But, in February of 2012 Bisutti gave up her enviable title as a Victoria Secret model because she said that it was conflicting with her religious values.

Bisutti recalls the exact moment that she had a change of heart. She was “laying on a bed in little clothing while a photographer encouraged her to pose more provocatively.”

“That’s when it hit me. I was being paid to strip down and pose provocatively to titillate men. It wasn’t about modeling clothes anymore; I felt like a piece of meat,” Bisutti writes. “The next day, I broke down and started sobbing. I was in my bedroom and dropped to my knees and started to pray. ‘God, why did you have me win the Victoria’s Secret Angel competition if it was going to make me feel this way? I’m not honoring my husband. I just want answers!'” (yahoo.com)

This year she released a biographical book about her experience with Victoria Secret titled “I’m No Angel” in reference to the top VS models who are dubbed ‘Angels.’

In this sort of tell-all book she talks about the desperate measures models take to stay thin:

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“I pretty much restricted my diet to oatmeal, fruits and vegetables to meet runway expectations. I’m 5-foot-10, and I got down to 115 pounds with measurements of 34-24-34. In February 2007, New York Fashion Week was approaching, and while everyone I knew was being sent out to auditions, I wasn’t. “Why am I still going on test shoots?” I asked my agent. “It’s because you look like a fat cow right now, Kylie. You need to lose 2 inches off of your hips,” the agent said. After cutting my diet even further to just pineapples, watermelon and liters of water while exercising two hours a day, six days a week, I finally dropped down to 108 pounds, which satisfied my agent, and the gigs started rolling in.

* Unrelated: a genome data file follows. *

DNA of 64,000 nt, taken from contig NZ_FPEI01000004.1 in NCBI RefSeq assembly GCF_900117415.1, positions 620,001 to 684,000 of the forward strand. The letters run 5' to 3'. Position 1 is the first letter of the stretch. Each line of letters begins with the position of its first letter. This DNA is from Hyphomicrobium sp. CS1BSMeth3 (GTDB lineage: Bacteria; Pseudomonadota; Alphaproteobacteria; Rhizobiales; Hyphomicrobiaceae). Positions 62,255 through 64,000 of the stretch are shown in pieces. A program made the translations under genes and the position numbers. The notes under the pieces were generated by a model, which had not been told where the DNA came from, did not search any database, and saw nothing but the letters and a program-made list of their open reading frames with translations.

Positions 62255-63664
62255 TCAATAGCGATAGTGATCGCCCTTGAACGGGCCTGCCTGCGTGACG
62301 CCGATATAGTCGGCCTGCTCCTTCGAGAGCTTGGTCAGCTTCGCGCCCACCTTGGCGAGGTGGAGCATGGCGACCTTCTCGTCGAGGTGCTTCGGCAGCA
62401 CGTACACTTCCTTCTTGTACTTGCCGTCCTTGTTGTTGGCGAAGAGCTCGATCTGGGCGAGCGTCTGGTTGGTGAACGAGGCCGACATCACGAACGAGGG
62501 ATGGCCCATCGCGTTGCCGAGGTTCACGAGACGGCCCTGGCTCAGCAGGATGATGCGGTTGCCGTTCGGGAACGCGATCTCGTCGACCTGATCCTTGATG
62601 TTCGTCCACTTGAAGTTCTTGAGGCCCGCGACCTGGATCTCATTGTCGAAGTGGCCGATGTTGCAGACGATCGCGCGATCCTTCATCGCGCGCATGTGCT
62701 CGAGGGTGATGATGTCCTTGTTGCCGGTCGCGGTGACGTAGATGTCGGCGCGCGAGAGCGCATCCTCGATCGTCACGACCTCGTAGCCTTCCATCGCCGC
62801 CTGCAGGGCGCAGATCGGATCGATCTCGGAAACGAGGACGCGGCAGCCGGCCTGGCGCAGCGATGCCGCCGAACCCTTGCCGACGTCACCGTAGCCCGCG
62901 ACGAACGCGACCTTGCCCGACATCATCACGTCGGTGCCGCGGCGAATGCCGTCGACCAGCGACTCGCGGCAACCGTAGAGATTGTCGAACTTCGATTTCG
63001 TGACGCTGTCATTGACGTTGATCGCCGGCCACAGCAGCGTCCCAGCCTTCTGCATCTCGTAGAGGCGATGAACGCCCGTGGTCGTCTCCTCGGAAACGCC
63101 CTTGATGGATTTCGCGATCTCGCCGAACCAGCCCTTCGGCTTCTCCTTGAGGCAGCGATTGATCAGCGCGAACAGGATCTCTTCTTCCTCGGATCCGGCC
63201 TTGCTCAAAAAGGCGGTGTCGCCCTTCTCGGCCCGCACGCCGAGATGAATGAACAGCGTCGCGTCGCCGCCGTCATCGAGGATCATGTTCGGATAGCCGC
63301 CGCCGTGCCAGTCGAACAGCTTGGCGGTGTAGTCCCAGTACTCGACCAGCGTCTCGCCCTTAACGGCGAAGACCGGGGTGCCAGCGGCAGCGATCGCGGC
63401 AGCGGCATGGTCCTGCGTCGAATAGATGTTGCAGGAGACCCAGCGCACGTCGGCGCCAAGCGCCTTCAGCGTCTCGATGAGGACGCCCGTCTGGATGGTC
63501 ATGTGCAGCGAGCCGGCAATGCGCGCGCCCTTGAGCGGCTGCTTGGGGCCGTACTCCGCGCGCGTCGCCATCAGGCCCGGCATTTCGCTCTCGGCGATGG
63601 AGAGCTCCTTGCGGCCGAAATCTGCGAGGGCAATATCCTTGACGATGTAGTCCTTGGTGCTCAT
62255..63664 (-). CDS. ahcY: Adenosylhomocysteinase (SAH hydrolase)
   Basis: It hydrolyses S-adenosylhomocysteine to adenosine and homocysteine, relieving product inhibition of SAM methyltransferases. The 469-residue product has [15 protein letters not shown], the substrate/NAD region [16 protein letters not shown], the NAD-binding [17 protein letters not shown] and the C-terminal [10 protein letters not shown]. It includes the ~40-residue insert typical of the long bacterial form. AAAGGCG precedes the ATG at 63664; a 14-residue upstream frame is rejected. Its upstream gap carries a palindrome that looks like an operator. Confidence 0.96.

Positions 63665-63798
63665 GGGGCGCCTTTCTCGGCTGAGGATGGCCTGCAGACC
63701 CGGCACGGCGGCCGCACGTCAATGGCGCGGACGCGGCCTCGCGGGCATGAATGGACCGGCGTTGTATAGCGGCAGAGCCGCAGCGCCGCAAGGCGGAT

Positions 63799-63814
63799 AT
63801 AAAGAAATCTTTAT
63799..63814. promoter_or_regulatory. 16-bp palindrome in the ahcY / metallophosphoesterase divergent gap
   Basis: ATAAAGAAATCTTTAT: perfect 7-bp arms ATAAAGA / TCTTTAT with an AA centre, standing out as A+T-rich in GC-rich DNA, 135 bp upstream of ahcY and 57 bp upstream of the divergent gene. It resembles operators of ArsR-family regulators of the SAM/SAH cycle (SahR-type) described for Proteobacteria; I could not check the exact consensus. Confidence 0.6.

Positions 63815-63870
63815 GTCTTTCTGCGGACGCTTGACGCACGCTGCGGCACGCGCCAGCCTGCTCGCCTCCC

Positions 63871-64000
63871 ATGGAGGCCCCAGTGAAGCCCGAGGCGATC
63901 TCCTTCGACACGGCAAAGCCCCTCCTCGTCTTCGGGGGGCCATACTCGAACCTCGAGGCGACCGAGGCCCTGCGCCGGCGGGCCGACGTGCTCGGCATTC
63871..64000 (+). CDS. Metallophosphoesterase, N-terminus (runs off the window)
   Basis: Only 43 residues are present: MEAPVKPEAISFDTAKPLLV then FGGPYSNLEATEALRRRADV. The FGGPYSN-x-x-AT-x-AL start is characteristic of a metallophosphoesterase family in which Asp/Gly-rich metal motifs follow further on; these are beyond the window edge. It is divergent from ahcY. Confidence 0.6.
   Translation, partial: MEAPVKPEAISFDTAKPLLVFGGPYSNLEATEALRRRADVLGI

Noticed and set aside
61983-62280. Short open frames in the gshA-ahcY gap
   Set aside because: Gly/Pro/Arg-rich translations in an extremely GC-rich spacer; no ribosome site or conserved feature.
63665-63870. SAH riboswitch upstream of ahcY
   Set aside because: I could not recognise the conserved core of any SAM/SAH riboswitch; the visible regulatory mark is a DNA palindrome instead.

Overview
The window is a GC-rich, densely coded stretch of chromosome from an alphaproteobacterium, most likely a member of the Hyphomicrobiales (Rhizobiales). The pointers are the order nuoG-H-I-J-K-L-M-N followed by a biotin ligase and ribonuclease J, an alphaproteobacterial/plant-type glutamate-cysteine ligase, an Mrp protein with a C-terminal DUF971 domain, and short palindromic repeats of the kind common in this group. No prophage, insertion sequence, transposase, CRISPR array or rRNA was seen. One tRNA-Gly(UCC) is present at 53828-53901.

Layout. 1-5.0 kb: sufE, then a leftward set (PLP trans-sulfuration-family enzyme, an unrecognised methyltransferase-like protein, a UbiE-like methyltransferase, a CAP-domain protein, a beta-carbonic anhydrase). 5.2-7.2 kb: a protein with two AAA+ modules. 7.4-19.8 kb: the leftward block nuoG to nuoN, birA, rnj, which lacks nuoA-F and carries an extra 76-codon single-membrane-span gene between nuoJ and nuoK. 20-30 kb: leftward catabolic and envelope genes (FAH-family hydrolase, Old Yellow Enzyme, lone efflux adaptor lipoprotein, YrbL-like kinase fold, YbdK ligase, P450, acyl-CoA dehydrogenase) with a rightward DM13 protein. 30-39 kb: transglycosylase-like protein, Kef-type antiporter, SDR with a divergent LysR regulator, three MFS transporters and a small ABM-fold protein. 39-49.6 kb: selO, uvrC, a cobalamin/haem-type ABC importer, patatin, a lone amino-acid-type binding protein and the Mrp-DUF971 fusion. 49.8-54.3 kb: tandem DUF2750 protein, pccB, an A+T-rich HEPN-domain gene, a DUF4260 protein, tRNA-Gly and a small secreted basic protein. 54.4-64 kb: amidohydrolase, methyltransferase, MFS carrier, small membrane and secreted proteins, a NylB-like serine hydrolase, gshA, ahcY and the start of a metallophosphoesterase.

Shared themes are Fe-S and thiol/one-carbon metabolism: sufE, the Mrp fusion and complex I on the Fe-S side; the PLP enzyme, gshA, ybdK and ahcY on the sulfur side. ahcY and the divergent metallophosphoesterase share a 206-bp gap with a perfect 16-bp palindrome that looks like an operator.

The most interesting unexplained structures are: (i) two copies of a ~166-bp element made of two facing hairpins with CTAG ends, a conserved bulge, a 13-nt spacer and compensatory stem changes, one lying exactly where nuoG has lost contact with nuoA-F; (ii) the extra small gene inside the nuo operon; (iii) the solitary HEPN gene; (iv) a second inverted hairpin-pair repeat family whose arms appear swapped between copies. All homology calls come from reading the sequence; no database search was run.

I moved in with four other models on the Lower East Side. One of my roommates was so bulimic she would involuntarily throw up when she ate. She would go to sleep crying every night and just look at herself in the mirror thinking that she was so fat. And she was so thin.”

To emphasize just how thin Kylie got I calculated her Body Mass Index.

Normal Adult BMI = 18.5 – 24.9

Underweight BMI = less than 18.5

Anorexia = less than 17.5

At 115 pounds Kylie’s BMI = 16.5 (anorexic)

At 108 pounds Kylie’s BMI = 15.5 (anorexic) 

I mean people always say that models have anorexia nervosa and bulimia, but I always thought that the problem was exaggerated in order to make us normal-sized girls feel better. But there it is.

So let me just break this down real quick. The clothing industry needs to show how clothes will look on a real person. I think we can all understand that. All companies need relevant advertisements. But, in order to advertise their clothes for women they:

1. Scour the nation for the most naturally beautiful, tall and lean women that they can find. Model Scout Lanny Zenga says he travels to “music festivals, concerts, a lot of place you’ll see young, good-looking people” (fashionista.com)

2. Tell these already naturally beautiful women to spend their time exercising and dieting to look even thinner. On nymag.com Alison Boxer – a contestant on Australia’s Next Top Model in 2010 – says, “It was a shock to the system to be told I needed to lose weight. At home a lot of people say I’m too skinny. I was 50kg at one stage, which I thought was a bit scary. So I was coming from a place where people were telling me to gain weight, to now people saying I should lose weight.”

3. Put the models – who are already in the top 5% of our nation for looks – through hours of hair, makeup and wardrobe. Hopefully you’ve all seen the “Evolution of Beauty” video from DOVE.

4. Take the photos from the beautiful models who went through hours of hair and makeup and photoshop those images to make them even more unattainable. Click through some of these ‘before and after photoshop‘ images from magazines.

Yep, that makes sense.

So about that self-esteem problem in our nation. . .